The International Ice Hockey Federation World Championships just wrapped up their 2014 tournament in Minsk, Belarus. Taking place every May, the tournament has attempted to showcase the best of the best in international hockey. However, its timing has always been debated as strange with the NHL playoffs proceeding at the same time. Many people feel, at least on North American soil, that this tournament is really just a waste of ice.

Russia became 2014 World Champions after a controversial defeat over Finland. The Finns got robbed by very questionable officiating and after playing one of the best games in their nation’s history, was forced to be regulated to second. Calls were blown on the ice in favour of Russia and penalties that should have never even be questioned were called against Finland.

Finnish graffiti artist Hende Nieminen went to the walls of Helsinki after the championship game to show his distaste. (Photo: Hende Niemenin)
Finnish graffiti artist Hende Nieminen went to the walls of Helsinki after the championship game to show his distaste. Translated, it says “Silver is not shame, but the judges are.” (Photo: Hende Niemenin)

Talk immediately became not of the two talented teams on the ice but of the black and white striped individuals who dictate the play. Some say the refs played in Russia’s favour to make up for their horrible demise at the Sochi Olympics. You’ll never be able to find out if there was a motive behind their calls or if they’re just terrible international referees but it shines a black eye on the sport.

It’s time to bring back the World Cup of Hockey.

The World Cup of Hockey came to fruition in the mid 1970’s, originally called the Canada Cup. Doug Fisher and Alan Eagleson formed the tournament on the basis of showcasing the best hockey talent of the world through various nations and their competing squads. It would be held every three to five years and would take place in NHL venues before the start of the NHL regular season. As the Winter Olympics were still considered amateur competition and the IIHF World Championships always coincided with the NHL playoffs, this tournament would truly hold the best of the best.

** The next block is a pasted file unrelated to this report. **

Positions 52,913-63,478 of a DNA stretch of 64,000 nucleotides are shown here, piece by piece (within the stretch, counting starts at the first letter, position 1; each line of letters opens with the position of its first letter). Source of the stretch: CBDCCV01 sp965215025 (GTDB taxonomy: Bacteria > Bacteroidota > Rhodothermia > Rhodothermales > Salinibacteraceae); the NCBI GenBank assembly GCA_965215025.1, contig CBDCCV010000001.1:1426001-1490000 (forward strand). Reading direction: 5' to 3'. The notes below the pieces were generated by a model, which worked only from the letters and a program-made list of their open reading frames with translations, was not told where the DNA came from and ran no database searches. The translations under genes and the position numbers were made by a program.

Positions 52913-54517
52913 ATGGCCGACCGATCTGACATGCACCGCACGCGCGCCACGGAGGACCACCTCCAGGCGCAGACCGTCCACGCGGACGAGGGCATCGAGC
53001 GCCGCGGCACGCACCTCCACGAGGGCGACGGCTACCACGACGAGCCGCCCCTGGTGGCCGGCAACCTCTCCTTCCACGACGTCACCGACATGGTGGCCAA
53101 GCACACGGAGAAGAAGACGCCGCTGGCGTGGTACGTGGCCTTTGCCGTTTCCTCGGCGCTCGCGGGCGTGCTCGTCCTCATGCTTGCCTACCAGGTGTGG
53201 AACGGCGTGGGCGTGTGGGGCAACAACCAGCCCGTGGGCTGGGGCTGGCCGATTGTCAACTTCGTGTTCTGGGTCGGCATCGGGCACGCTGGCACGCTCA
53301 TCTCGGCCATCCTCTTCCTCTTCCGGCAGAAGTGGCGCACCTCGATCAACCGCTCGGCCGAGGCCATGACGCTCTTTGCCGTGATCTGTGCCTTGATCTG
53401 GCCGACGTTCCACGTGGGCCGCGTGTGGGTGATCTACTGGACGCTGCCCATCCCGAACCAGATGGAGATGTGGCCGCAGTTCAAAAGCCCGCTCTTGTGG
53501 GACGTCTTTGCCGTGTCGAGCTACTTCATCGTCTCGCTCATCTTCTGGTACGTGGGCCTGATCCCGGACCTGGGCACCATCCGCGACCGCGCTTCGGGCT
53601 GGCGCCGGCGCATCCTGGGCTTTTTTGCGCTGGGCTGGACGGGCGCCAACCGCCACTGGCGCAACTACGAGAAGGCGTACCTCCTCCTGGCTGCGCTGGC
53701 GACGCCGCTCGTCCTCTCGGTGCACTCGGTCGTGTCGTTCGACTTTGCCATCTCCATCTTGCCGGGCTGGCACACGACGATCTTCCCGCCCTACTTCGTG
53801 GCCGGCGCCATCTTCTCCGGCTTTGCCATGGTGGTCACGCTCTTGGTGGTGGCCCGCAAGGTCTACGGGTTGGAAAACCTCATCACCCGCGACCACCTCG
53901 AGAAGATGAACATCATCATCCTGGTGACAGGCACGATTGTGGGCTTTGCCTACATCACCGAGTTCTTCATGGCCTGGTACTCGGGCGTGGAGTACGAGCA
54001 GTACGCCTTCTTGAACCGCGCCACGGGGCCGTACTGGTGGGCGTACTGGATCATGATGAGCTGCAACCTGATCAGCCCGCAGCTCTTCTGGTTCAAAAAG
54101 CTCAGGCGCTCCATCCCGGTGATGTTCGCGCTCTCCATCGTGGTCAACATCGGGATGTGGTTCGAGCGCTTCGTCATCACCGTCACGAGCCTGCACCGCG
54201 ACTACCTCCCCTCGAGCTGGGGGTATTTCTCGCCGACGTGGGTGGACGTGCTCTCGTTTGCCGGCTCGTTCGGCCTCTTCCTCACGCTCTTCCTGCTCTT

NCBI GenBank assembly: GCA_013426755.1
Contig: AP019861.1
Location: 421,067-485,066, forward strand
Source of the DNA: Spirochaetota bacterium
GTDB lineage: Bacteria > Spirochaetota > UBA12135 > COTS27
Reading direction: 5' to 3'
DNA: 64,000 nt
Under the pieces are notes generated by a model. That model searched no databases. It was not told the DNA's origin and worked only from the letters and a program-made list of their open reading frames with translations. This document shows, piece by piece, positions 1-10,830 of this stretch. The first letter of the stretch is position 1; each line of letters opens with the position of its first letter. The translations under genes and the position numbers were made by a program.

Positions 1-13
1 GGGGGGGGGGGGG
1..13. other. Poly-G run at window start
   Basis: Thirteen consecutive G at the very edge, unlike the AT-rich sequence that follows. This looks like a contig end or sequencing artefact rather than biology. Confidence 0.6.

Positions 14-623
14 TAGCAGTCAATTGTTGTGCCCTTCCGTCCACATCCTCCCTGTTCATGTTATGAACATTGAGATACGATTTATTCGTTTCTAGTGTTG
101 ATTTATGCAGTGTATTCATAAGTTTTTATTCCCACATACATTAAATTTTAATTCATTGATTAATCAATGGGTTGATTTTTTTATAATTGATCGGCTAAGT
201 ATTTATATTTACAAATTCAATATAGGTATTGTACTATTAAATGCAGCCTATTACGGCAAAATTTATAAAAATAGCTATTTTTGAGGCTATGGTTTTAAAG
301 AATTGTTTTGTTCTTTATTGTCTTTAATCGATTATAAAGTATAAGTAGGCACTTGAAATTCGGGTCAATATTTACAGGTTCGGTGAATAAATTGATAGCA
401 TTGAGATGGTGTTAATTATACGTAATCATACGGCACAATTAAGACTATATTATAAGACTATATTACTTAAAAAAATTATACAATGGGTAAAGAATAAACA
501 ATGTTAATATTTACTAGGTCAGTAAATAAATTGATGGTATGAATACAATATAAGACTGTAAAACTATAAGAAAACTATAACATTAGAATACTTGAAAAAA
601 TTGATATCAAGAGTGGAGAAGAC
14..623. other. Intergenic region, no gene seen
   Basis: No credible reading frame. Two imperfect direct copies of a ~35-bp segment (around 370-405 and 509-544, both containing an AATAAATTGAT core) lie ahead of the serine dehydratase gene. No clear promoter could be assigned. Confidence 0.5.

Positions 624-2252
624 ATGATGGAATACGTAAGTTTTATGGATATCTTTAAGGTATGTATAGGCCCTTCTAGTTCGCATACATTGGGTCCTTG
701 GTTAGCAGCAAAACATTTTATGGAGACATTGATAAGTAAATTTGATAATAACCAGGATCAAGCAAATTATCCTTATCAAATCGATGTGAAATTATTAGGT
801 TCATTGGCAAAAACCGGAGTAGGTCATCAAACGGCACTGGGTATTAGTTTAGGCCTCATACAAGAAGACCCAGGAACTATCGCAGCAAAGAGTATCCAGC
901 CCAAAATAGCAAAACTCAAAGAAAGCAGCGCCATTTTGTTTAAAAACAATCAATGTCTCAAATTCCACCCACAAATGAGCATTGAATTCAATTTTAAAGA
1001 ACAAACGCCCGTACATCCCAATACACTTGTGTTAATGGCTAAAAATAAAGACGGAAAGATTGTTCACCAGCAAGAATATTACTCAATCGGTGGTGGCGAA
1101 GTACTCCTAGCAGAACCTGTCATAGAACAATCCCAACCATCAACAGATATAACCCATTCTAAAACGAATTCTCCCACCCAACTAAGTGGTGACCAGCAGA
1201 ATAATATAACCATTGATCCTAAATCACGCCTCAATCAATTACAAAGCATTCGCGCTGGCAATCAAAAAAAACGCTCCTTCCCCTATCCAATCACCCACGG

1996USAIn the mid 90’s the Canada Cup changed its name to the World Cup of Hockey. The World Cup was played under NHL rules and NHL officiating. The United States won the inaugural championship beating Canada. Along with their North American counterparts, the Czech Republic, Sweden, Russia, Finland, Germany and Slovakia each iced their own squad. Another tournament was held in 2004 during the lockout and proved to be successful.

The problem is this tournament is not held often enough to put an end to the IIHF World Championships. There’s talk of another World Cup happening in 2016, a non-Olympic year, which would put a 12 year gap between tournaments. NHL rules and rinks provide the game with the best players on the ice. There’s no reason for international rules and referees to come in a game with a political contest in mind, this isn’t the 1960’s anymore.

In a perfect world, we wouldn’t be talking about this nor would I be writing this article. I don’t want to read articles about how the refs are putting the sabotage to one side. Leave that to Olympic ice skating. I’d rather listen to Don Cherry scream about the World Cup.

Turning Japanese: Team Canada and the dreaded Nagano shootout

Jagr and Gretzky shake hands post game. (Photo: Kathy Willens)
Jagr and Gretzky shake hands post game. (Photo: Kathy Willens)

It’s Olympic season so I thought I’d take a little trip down memory lane. It’s not such a great memory but one that sticks out of Canada’s hockey history like a sore thumb. The lessons learned at the 1998 Olympics in Nagano, Japan were pivotal to the shape of how Team Canada creates and maintains it’s roster in the present time. Sit back and enjoy the tale of Team Canada and Czech Republic’s quest for hockey gold.

The 1998 Canadian Men’s Olympic hockey team came into Nagano looking for a score to settle with the United States. Just two years earlier, the US captured gold at the 1996 World Cup. What both teams didn’t expect though, was neither of them even medaling.

The Canadian team was put together with once again gold in mind. With it being the first time the National Hockey League would take a break from their regular season and allow NHL players to compete, household names such as Patrick Roy, Steve Yzerman, Joe Sakic, Scott Stevens, and Martin Brodeur complemented the greatest player in the world. That player named Wayne Gretzky.

With a stacked team at hand, Team Canada made its way to the medal round with a perfect 3-0 record. Wins came from the beatings of Belarus, Sweden and the aforementioned Team USA. While coming into the game against Kazakhstan a bit cocky, the hockey gods bestowed its power against the red and white. Proving just anything can happen in Olympic sport, Joe Sakic strained a knee ligament and was out for the rest of the tournament. The not so good turning point for Team Canada.